Following The Witches of Eastwick, Miller focused primarily on producing Australian projects.[12] His role as producer of Flirting, Dead Calm and the TV miniseries Bangkok Hilton and Vietnam, all starring Nicole Kidman, was instrumental in the development of her career. Miller returned to directing with the release of the biographical medical drama Lorenzo's Oil (1992), which he co-wrote with Nick Enright.[13] The film starred Nick Nolte and Susan Sarandon. The film received critical acclaim[14] with Variety describing the film as a "true-life story brought to the screen intelligently and with passionate motivation by George Miller".[15] For his work on the film Miller was nominated for the Academy Award and Writers Guild of America Award for Best Original Screenplay.[16][17] The following year Miller was hired to direct the science fiction drama film Contact based on the story by Carl Sagan and Ann Druyan.[18] After working on the film for over a year, Warner Bros. and Miller mutually agreed to part ways and Robert Zemeckis was eventually brought on to direct.[19]

1995–2011: Babe and Happy Feet films[edit]

In 1995 Miller produced and co-wrote the comedy-drama Babe directed by Chris Noonan. The film was a critical and financial success.[20][21] The film earned 7 Academy Award nominations including for Miller for Best Adapted Screenplay.[22] Miller went on to write and direct its sequel Babe: Pig in the City (1998).[23] Chicago Sun-Times critic Roger Ebert gave the film four stars praising Miller's work on the sequel writing, "It outdoes itself with the sets and special effects that make up "the city." And it is still literate, humane and wicked. George Miller, who produced, directed and co-wrote the film, has improved and extended the ideas in Babe: Pig in the City, instead of being content to copy them."[24] Critic Gene Siskel of the Chicago Tribune named it the Best film of 1998.[25]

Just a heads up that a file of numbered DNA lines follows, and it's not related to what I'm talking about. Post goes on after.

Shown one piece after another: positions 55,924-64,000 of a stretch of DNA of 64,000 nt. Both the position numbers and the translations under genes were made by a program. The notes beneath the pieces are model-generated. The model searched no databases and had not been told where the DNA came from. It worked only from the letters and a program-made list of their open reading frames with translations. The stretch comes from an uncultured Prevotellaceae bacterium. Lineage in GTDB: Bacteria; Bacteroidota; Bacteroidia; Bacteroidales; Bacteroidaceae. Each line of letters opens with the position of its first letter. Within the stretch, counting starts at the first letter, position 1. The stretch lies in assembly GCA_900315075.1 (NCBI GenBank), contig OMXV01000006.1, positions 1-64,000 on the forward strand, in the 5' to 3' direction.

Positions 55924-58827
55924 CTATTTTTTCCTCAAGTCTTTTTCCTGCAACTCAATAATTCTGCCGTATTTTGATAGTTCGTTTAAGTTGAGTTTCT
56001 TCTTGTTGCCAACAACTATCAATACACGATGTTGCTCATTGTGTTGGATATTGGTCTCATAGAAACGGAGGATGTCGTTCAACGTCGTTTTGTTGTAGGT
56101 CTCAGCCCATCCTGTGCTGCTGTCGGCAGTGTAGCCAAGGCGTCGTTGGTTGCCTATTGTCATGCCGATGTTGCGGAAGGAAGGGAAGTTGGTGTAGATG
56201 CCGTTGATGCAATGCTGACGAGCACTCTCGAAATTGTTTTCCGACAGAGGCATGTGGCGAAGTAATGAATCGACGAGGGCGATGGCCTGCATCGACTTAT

Miller at the Australian premiere of Happy Feet in 2006

Miller was also the creator of the animated jukebox musical film Happy Feet (2006) about the life of penguins in Antarctica.[26] The Warner Bros.-produced film was released in November 2006. As well as being a runaway box office success earning $363 million worldwide, and also brought Miller his fourth Academy Award nomination, and his first win in the category of Best Animated Feature.[27] Manohla Dargis of The New York Times praised the film writing, "Miller...shows a remarkable persistence of vision. Even in a story about singing-and-dancing fat and feather, Mr. Miller can’t help but go dark and deep" adding, "[He] brings an unusual depth of feeling to his work as well as a distinct moral worldview".[28]